Bu resim neye ait? Neye benziyor? ´What does this picture belong to? What does it          resemble?´

while niye has specialized to the abstract meaning ‘why, for what purpose’:

         Kendine bunu niye yaptın? ´Why did you do this to yourself?´

The ablative form neden in questions also means ‘why’ but at the same time the word has lexicalized into a synonyme of sebep ‘reason’.’

         Türkiye-İsrail geriliminin nedeni budur. ´The reason for the tension between Turkey            and Israel is this.´

neden is a noun here

 

The path into a full noun has maybe gone through a kind af meta-talk where neden represents ‘a why-question’:

         bazı nedenlerin cevapları ´answers to a few why´s´.

neden is a noun here

The use of ne- with possessive suffixes opens a series of new meanings. The following expressions are tightly connected to the speak situation and I can’t see a way of translating them into English without a complicated explanation.

         Bu okulun nesisin? ‘what-of-this-school are you?’

         Neyin nesisiniz? ’of-what are you what-of-it?’ 

Plural forms of ne are typically used in exclamations, when expressing strong feelings like astonishment:

         Türk kızlarının neler yapabileceğini gördük? ´What did we see the Turkish were                  capable of doing?´ 

The use of ne- in izafet groups shows that ne in addition to that of ‘what’ also covers some of the area of the English ‘which’. If ne could here be replaced with hangi…well, I don’t know.

         Ne dersi var? Geometri dersi? ´Which lesson is there? Geometry?´

I guess it is usual in all languages that the most common question words in colloquial language sometimes takes the place of more specified question words. So can ne:

         Ne güzel güldün bu akşam bana. ‘How beautifully you smiled to me tonight.’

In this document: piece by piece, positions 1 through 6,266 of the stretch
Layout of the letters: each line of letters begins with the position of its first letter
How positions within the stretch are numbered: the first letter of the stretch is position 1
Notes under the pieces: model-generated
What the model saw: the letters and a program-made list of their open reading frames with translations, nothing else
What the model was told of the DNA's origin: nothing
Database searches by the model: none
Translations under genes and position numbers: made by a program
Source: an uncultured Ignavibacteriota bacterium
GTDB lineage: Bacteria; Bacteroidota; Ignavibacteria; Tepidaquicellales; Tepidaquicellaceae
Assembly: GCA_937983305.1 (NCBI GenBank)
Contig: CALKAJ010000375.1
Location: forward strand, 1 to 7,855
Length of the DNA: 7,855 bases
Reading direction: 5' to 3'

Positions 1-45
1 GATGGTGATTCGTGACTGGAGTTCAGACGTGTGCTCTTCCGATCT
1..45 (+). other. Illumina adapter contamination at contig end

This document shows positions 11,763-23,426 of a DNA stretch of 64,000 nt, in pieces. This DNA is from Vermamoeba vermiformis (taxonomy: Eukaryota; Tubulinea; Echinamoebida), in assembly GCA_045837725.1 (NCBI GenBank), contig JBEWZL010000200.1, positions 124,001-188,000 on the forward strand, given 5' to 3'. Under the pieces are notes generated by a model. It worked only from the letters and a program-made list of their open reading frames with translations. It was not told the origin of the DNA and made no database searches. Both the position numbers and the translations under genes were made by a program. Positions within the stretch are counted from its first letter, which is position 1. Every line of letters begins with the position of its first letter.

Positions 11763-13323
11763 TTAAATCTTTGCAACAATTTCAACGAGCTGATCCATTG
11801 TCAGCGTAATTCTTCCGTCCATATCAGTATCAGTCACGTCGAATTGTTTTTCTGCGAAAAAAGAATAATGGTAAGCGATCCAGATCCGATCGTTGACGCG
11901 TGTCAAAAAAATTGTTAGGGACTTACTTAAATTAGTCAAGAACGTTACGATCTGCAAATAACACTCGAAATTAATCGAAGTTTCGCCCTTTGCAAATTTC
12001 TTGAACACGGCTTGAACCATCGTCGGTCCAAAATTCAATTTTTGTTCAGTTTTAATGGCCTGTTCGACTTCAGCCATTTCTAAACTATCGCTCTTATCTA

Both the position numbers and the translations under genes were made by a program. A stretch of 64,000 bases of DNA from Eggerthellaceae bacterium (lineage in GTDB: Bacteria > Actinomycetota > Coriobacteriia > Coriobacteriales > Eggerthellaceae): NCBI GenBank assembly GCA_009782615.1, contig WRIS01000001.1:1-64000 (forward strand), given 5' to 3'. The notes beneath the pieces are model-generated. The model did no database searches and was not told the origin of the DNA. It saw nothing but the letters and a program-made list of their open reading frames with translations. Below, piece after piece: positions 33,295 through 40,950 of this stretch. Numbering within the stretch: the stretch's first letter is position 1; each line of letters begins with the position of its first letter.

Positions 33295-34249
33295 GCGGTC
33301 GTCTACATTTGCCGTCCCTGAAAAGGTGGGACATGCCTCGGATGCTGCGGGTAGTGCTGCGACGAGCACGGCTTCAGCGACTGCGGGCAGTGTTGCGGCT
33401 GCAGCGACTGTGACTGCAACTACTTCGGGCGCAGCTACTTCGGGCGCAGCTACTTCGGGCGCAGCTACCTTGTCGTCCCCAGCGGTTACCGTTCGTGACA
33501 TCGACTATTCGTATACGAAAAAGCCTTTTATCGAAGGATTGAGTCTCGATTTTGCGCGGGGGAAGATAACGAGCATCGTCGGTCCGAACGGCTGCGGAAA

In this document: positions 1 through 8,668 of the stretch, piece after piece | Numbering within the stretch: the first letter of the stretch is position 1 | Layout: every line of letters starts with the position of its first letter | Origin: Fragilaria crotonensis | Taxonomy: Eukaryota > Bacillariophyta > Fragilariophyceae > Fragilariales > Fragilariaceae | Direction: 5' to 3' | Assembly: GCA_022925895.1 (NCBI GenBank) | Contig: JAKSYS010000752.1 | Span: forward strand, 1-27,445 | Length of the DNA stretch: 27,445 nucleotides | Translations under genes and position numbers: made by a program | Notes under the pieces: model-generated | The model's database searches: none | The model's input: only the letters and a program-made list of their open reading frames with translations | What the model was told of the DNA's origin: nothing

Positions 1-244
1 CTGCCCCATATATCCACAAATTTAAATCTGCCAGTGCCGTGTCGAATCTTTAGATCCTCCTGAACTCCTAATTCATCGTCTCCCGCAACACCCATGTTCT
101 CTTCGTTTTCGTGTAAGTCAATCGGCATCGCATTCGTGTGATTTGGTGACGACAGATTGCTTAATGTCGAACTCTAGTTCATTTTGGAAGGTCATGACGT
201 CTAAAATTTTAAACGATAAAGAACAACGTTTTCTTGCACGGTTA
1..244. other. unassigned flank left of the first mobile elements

Ne karışıyorsun? ’Why are you interrupting?’

This is not correct Turkish. It should be niye/neden instead of ne. Yet you hear it maybe it is preferred because it´s shorter compared to niye/neden.

The ne-family wouldn’t be perfect without compound interrogatives which learners usually get accustomed to in the very beginning (ne zaman, ne kadar, ne için > niçin, ne asıl > nasıl) and derived question words like neci ‘of what profession’, nece ‘in what language’, nice ‘(how) many’, nere ‘where, what place’. The derived forms of course can be further possessed, derived and conjugated…The most important lesson of ne is that it’s no use trying to memorize the numerous forms. Starting from the very basic level of learning one has to try to understand the structures instead.

 

Constructing question sentences are very easy in Turkish. Take any sentence and substitute any word with a question word to make it a question sentence.

 

Example:

Ali yarın bize gelecek

Ali yarın bize gelecek -> Kim yarın bize gelecek?

Ali yarın bize gelecek -> Ali ne zaman bize gelecek?

Ali yarın bize gelecek -> Ali yarın kime gelecek?

Ali yarın bize gelecek -> Ali yarın bize ne yapacak?

Ali yarın bize gelecek -> Kim ne zaman bize gelecek?

 

Ali yarın bize gelecek -> Kim yarın kime gelecek?

... (some other combos and)

Ali yarın bize gelecek -> Kim ne zaman kime ne yapacak?

 

No change whatsoever in the word order!

 

 

55.       Abla
3642 posts
 28 Nov 2011 Mon 04:42 pm

The only question word which is difficult to place sometimes is niye/neden, because it doesn´t actually substitute anything but comes from behind the tree.

56.       si++
3785 posts
 29 Nov 2011 Tue 11:21 am

 

Quoting Abla

The only question word which is difficult to place sometimes is niye/neden, because it doesn´t actually substitute anything but comes from behind the tree.

 

Doesn!´t it? Let´s work it out on some examples.

 

Canım sıkıldığı için dışarı gezmeye çıktım. -> Ne için dışarı gezmeye çıktım?

 

Canım sıkıldığından dışarı gezmeye çıktım. -> Neden dışarı gezmeye çıktım?

 

Because I got bored, I went out for walking around -> For what, did I go out for walking around?

 

Gezmeye dışarı çıktın -> Niye (Neye) dışarı çıktın?

I went out for walking around -> For doing what, did you go out?

57.       Abla